Thursday, February 01, 2007

Color on news: Dell (NASDAQ:DELL)

Several upgrades and positive comments on Dell (NASDAQ:DELL) this morning after news that Michael Dell will assume the duties of CEO, effective immediately:

- JP Morgan is upgrading Dell to Neutral from Underweight saying their bearish thesis on the story had been predicated on a change in the business leadership structure at the company, and they believe this announcement begins to address this issue.

Dell expected to miss January quarter consensus revenue and EPS estimates. Firm's prior estimates of $0.31 on revenues of $15.36 billion were below consensus, based on fundamental concerns that overall gross margins, relative growth in PCs, and Dell's enterprise business could disappoint in coming quarters. After a brief honeymoon period, they believe fundamental concerns will return to the story. In addition, the firm continues to believe the investigations into Dell's accounting practices remain a key unknown that investors should monitor.

For the December quarter, they now expect revenues of $15.10 billion and EPS of $0.29 down from $15.36 billion and $0.31. For fiscal 2008, they forecast revenues of $59.68 billion and EPS of $1.23 versus $60.65 billion and $1.29 previously. They caution that the lack of details in Dell's preannouncement suggests that estimates and consensus may need to come down further once the company reports results.

- Merrill Lynch is upgrading DELL to Buy from Neutral saying Michael Dell's resumption of the CEO role and Kevin Rollins' resignation indicate a new level of board commitment to serious change at the company. They expect more aggressive efforts to lower the cost structure ahead. Dell's high exposure to the corporate PC market should swing from a fundamental negative to a positive as the corporate PC market slowly shifts out of a multi-year slump into a Vista-led upgrade cycle in C2008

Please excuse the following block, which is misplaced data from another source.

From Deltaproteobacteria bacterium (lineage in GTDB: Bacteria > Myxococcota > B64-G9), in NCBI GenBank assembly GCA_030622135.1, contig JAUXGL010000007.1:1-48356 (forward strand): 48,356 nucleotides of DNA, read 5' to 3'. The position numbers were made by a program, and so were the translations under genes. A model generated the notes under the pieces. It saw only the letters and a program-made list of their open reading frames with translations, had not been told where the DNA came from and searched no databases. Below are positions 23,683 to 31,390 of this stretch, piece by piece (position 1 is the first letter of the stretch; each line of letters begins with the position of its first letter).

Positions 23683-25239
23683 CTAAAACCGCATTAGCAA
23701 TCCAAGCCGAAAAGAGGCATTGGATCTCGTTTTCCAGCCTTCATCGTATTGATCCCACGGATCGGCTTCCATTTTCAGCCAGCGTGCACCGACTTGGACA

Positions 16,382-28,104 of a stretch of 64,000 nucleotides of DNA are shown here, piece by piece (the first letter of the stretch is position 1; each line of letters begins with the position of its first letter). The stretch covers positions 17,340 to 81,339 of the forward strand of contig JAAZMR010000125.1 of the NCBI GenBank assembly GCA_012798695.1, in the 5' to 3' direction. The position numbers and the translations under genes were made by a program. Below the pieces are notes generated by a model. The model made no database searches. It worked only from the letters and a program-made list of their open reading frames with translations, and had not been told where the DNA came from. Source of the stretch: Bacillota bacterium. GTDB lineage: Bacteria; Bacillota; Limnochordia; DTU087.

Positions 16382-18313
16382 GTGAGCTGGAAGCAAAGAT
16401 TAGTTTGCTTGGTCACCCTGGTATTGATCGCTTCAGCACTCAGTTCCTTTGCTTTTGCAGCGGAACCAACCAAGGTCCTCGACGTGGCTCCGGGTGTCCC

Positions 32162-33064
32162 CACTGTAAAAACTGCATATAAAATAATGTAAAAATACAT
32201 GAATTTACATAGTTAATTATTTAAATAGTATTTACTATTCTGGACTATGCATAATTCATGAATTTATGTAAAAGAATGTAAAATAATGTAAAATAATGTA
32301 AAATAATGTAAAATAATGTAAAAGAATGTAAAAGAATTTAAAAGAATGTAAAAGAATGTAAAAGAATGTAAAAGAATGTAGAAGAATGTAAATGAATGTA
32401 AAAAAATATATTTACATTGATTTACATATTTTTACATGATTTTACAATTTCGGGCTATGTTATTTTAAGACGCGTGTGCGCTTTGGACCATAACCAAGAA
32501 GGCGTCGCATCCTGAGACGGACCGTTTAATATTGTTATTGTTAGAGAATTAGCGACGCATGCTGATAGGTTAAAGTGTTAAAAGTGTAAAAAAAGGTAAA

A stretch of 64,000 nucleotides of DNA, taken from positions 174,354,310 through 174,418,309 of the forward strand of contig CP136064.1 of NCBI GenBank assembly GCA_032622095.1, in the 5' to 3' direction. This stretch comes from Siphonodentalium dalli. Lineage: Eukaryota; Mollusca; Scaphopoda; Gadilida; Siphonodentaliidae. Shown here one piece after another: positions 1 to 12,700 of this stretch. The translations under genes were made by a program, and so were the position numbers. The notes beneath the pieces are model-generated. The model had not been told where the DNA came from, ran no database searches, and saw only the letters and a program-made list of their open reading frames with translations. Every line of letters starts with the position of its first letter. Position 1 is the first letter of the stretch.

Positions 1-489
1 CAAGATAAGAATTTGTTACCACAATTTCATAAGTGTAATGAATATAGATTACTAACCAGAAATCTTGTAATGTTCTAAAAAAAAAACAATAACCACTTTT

Firm believes investor sentiment, which is justifiably negative, is unlikely to deteriorate further. The weak January quarter has been anticipated for weeks and the company's admission that results will miss consensus should take the punch out of anything but an extreme miss when full results are reported in a few weeks. Moreover, the notion that historic advantages of the direct model have weakened, though accurate, is now part of the consensus view.

According to the firm the risk to their call on Dell is that execution in the next 2-3 quarters could be inconsistent, potentially creating stock volatility. Nonetheless theysuggest investors use any weakness to build positions as evidence for revenue and margin recovery should become more apparent to the market in 6-12 months as we approach a 2008 corporate PC upgrade cycle. By the time investors are widely confident about improving prospects, the stock will have moved.

- UBS notes that while they believe this evening's announcement will likely be viewed as a near-term positive by some investors, they believe the management changes at Dell were likely fueled by a string of recent disappointments and tough fundamentals, punctuated by the 4Q07 revenue and EPS shortfall that was also announced this evening. Firm notes that several times last year in the press, Michael Dell defended Rollins' skills and stature at the company, which could imply that just recently challenges have escalated to a level where such a drastic change was needed.

Despite Michael Dell returning to CEO, the firm continues to believe that it will take a long time for him to implement changes and realize sustainable improvements. Under a new CEO, they would not be surprised to see the company announce a formal restructuring plan within a few months and additional cost reduction initiatives in the coming month to help improve profitability and drive sustainable improvements. So far, "Dell 2.0" is not a clear enough plan with real tangible financial targets for the firm to get excited. UBS believes Dell's reappointment to the CEO position was likely fueled by a string of disappointing results, punctuated by a major 4Q revenue miss.

During their career, the firm has seen many examples of highly regarded former CEO's coming back to lead companies after a successor's failure, only to be met with further challenges (Xerox in 2000 comes to mind). In short, Dell is not out of the woods yet and Michael will be tested perhaps as he never has been before in his career. They believe Dell needs to quickly outline a credible turnaround plan and rectify issues with the SEC and justice department (these are not small tasks).
Maintains Neutral.

Notablecalls: Not actionable but good to know category.

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